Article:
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Is a New Network Just a Virtual Router?
I’ve been thinking about unidentified flying objects. The cool thing is that until one lands in your backyard, you’re free to assign any characteristics you like to them. The bad thing is that once you start doing that, asking how many little green men can fit in a disc, or how fast one rotates, you’re committed by implication to a single vision of the UFO unknown. So it is with virtualization and networks. It’s easy to find things to virtualize, but when you find one, you’ve implicitly picked an architecture, and it might be wrong.
We have three approaches to network virtualization today -- hosted router instances, white boxes, and overlay networks. We have no shortage of products, both open and proprietary, in any of these spaces, and perhaps it’s all the noise that competition within a strategy has created that’s prevented us from looking at the differences among our three approaches. There are some good, and new, reasons why we should start paying more attention to those differences now.
Both hosted router software and white-box switches have a common foundation, which is that routing is good but routers are expensive. What’s needed, according to advocates of either of these approaches, is an alternative to routers in building traditional IP networks. The key term here is “traditional IP networks,” because the result of a hosted-router or white-box substitution would still look from the outside like the same sort of router network you’d build with Cisco routers or those of other router competitors. It’s a network of largely static boxes.
You can save a decent chunk of change using some sort of hosted/white-box strategy; proponents claim between 40% and 60% reductions in CapEx. The problem is that you don’t save on operations complexity or cost because you’re still operating a router network. In fact, you may actually end up with higher costs because the underlying platform (COTS or white box) could be less reliable and/or have more operating parameters to tweak to keep things running.
Just as both enterprises and service providers are wrestling with virtual routers, cloud users and providers have been wrestling with virtual networks. When public cloud first came along, it was clear that a cloud data center might support tens of thousands of different customers, more than traditional network technologies could keep separate from each other. Nicira, eventually sold to VMware to become NSX, created an overlay protocol to solve the problem. “Overlay” means that the protocol rides on top of another protocol like Ethernet, and provides complete connectivity control. This flavor of software-defined network, or SDN, is becoming dominant in cloud applications.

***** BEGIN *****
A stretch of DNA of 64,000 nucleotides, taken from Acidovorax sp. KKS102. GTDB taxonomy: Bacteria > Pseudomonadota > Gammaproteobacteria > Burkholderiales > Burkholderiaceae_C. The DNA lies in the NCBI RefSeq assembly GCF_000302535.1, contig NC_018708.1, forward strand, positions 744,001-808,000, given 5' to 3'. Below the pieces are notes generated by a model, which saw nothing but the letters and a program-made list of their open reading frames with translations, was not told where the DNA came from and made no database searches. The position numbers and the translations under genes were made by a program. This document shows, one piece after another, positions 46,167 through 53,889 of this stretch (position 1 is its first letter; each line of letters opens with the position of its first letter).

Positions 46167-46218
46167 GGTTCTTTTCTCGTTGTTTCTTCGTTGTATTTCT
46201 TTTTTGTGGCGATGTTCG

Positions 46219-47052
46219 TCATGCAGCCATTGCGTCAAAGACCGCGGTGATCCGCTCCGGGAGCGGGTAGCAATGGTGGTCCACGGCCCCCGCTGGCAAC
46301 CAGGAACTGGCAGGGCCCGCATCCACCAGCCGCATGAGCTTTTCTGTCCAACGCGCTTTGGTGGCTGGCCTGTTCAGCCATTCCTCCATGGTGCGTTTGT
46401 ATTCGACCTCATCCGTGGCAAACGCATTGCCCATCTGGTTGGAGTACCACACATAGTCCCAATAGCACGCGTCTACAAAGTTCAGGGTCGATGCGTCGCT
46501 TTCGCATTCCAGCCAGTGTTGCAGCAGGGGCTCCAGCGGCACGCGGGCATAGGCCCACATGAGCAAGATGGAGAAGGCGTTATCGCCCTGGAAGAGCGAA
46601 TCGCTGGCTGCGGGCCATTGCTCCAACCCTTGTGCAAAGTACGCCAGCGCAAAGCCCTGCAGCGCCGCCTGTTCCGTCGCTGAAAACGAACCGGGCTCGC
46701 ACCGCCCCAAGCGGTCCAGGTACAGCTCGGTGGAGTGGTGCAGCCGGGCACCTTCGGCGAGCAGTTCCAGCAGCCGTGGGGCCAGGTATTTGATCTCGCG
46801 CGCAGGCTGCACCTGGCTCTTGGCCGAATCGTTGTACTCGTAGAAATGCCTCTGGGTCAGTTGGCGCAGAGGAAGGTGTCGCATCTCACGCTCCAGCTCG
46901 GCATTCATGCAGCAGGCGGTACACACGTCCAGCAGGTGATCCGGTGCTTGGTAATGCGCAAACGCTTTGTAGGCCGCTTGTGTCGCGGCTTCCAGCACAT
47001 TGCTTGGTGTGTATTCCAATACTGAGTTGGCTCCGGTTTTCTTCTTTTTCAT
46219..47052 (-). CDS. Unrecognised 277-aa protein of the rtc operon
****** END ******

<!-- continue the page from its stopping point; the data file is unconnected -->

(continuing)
You can apply the same principle in the wide-area network, which is what happened with software-defined WAN, or SD-WAN. SD-WAN creates an overlay network on top of IP, usually the Internet, to build what looks like a virtual private network (VPN) to users, but is a lot cheaper to get and more widely available than the MPLS VPNs usually sold to enterprises. What many love about SD-WAN is that all the networks it builds are separate -- ships in the night. In some implementations, you can even control who can talk with what, offering an extra layer of security.
Now the same cloud that launched SDN and arguably SD-WAN is raising a broader question, which is whether we need to have router networks at all. If application and enterprise connectivity can be created with a network overlay, and if you can overlay such a network on top of Ethernet or the Internet or pretty much anything else, why not dumb down the “underlay” network and let the overlay run things? That’s what the MEF was talking about with its Third Network, which of course was based on Ethernet. A few optical vendors, like Ciena, have hinted at using optical pipes and electrical tunnels in operator networks and using a customer- and even application-specific overlay for connectivity.
The big benefit of the per-customer or per-application scenario is that the traffic on these virtual networks is limited, so there’s less need for specialized hardware. You could host your overlay network nodes on COTS or white-box switches with lower capacity and cost. You could create a pool of hardware to host on, and use cloud technology to spin up network topologies to match traffic patterns by placing your nodes where they were needed. Operators would provide underlay networks to each site, and the overlay networks would link users and applications into virtual communities.
All this seems logical. Operator services could be less costly, using cheaper devices because the connection and security features would be higher up. Cloud services need virtual networks anyway, so enterprises wouldn’t face additional costs for the overlay features. Everything could be made elastic and resilient, even more secure. What more could you ask?
How about comprehension? The problem with this utopian approach to building simpler networks is that we have literally decades of box-centric thinking to overcome. We’ve accepted, sort of, the notion of overlay networks but SD-WAN vendors tell me that they still have to overcome the notion that the extra layer of network functionality is somehow “overhead.”
Accepted, but not sought. If virtual networks are more than virtual routers, we have to start thinking about networking in a different way, a way that doesn’t define fixed nodes or routes, where traffic patterns can be composed like user interfaces and security is explicitly a part of the network service. That’s not going to be an easy transformation for vendors, operators, or users. But then our decades-long quest for the truth about UFOs hasn’t been easy either.